Sustainability: It’s Not a Fad

Richard Young, Senior Engineer and Director of Education

March was “sustainability month” around the FSTC. Thanks to the FSTC green team, we stepped up our in-house game and got our food waste composting program fully up and running. We also gave two Greener Restaurant Seminars, one in our NorCal shop and one down south at the beautiful new SDG&E Energy Innovation Center ( We were invited to contribute our knowledge to the upcoming National Restaurant Association Sustainability Report and we even helped a local high-school student with her own sustainability report. A common theme ran through all these activities: the greener restaurant is not a “feel-good fad” – sustainability is a technical challenge that is being embraced by the food service industry for solid business reasons.

The subject of “green” always generates a lot of dialogue and this was certainly the case in our Greener Restaurant seminars.  The FSTC speakers were joined by experts in recycling, composting, green building materials, green business certification and fat/oil/grease (FOG) pollution prevention. The discussion was deep, challenging, enlightening and above all, realistic. Here are some highlights:

  • We were introduced to Alameda County’s ground-breaking Green Materials Rebate Program by Wes Sullens at ( ). There have been incentives for water-conservation and energy-efficiency for years but the idea to offer rebates for green building materials is unique and forward thinking. Hopefully, this pilot project will blossom into standard practice for municipalities across the US. For a taste of this program in action check out Awaken Café in Oakland (
  • Paris Greenlee updated us on Bay Area Green Business Certification and explained how California Assembly Bill AB913 was helping this local initiative evolve into a statewide program ( California Green Business Certification is voluntary, free and verified by on-site visits from waste management, pollution prevention, and energy/water-efficiency experts.
  • Ana Carvalho, environmental specialist with the City of San Diego, led a dynamic and passionate discussion on why food waste reduction-rescue-and-recycling are so important. Ana runs a well-organized and highly-effective commercial Food Waste Recycling (composting) Program ( that turns garbage to gold in 10 weeks. But, she warned us, it is not without challenges. In an urban environment, they have to work smart to avoid odors and, to ensure top-quality compost, they are very selective about the waste they accept. The reality: about 63% of the commercially available compostable serving ware that Ana tested does not sufficiently biodegrade, so those items are still headed to the landfill. Ana’s take home was “Know the waste management best practices in your region.”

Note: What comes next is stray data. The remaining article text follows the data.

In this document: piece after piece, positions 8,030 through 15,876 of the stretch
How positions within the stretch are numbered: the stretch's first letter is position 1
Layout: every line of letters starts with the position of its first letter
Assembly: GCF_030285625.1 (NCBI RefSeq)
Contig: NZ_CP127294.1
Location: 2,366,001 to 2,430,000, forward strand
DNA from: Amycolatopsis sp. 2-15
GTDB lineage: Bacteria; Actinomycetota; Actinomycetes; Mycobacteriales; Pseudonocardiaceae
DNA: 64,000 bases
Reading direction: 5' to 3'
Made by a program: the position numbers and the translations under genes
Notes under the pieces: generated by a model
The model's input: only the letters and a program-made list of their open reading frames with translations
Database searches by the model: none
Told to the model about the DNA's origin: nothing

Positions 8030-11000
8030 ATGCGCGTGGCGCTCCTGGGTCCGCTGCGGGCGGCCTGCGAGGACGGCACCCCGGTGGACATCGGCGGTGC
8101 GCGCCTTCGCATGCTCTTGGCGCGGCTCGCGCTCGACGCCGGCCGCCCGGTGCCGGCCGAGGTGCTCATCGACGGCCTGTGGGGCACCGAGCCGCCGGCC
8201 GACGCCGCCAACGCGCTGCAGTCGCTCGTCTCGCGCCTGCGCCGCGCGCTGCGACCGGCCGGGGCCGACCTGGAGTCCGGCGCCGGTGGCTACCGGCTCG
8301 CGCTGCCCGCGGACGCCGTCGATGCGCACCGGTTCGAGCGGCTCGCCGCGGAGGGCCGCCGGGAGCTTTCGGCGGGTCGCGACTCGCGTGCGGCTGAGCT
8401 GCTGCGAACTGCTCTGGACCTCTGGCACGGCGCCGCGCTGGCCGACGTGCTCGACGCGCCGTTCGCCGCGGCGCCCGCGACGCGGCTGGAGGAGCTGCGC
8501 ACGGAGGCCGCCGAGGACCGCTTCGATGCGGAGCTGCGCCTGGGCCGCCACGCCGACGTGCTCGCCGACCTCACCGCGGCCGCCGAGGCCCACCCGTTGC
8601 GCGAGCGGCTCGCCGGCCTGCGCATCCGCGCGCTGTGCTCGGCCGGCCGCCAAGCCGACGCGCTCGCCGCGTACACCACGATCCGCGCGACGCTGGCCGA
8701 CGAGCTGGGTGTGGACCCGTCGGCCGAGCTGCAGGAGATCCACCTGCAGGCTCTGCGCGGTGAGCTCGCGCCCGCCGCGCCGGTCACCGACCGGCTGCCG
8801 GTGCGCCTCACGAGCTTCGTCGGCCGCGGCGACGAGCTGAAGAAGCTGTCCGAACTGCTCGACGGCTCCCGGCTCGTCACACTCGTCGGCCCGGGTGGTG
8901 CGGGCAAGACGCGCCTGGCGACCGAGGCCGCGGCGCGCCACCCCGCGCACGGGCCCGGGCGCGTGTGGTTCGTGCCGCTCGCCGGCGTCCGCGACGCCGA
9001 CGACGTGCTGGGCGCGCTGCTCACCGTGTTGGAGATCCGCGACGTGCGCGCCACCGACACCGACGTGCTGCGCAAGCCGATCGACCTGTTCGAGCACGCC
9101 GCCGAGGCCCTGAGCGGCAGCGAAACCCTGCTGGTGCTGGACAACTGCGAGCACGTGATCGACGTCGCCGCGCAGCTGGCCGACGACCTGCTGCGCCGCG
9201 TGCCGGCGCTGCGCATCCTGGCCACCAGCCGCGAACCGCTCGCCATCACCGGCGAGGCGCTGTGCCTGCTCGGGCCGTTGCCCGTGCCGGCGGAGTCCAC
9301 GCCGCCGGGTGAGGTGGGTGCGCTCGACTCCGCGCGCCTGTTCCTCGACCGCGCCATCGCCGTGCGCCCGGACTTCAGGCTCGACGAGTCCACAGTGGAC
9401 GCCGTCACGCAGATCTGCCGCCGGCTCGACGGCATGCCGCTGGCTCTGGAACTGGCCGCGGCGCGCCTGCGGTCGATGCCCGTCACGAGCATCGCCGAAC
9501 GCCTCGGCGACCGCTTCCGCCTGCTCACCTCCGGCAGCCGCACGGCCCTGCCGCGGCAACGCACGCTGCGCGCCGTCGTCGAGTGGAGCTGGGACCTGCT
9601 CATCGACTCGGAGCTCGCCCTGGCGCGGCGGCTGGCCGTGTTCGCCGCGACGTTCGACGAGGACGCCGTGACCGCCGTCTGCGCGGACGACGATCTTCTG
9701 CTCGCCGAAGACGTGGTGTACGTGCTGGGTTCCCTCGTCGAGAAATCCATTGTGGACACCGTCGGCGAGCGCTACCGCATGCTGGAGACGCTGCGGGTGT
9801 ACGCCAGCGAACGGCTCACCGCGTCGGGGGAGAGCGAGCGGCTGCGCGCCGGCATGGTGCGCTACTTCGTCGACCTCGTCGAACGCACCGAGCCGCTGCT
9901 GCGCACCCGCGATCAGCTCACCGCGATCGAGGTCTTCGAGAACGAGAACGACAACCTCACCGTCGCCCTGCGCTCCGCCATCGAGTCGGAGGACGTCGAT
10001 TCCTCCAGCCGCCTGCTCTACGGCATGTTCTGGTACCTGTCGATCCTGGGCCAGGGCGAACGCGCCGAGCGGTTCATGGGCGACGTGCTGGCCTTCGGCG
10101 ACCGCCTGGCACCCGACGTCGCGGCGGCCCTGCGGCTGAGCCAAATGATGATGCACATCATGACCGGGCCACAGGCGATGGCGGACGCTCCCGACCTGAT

• Recycling specialist, Eric Wolff, impressed us with examples of the huge amount of landfill waste – San Diego’s garbage could fill Qualcomm Stadium in less than three weeks – and the list of typical excuses for not recycling. Yes there are still folks who tell Eric that they “don’t believe there is a need to divert material from the landfill.” Fortunately, Eric came armed with case studies and examples of real savings like the casual dining restaurant that saves over $2,000 a year with their recycling program. The County of San Diego offers consultations, referrals and free recycling containers to their customers ( ). This is often the case, so check with your city/county to see what free resources are available for small commercial businesses and implement a smart plan. A successful recycling program should save you money.
  • Fats, oils and grease (FOG) are environmental pollutants that clog up sewer lines and cause headaches for sewage treatment plants. Nadia Borisova with the East Bay Municipal Utility District (EBMUD) is determined to educate restaurants about FOG and she shared EBMUD’s online materials ( ).
  • Kong Sham from the FSTC’s green team talked about what it took to become a certified California Green Business. Kong and his colleagues, Lauren Mills and Todd Bell, rid the lab of dangerous chemicals, upgraded the space to more efficient lighting and set up recycling and composting. It wasn’t always easy but we’ve learned one big lesson: once you start going greener in your facility, you will develop a culture of sustainability and everyone will pitch in and embrace the process. It only takes one green champion to raise everyone’s awareness.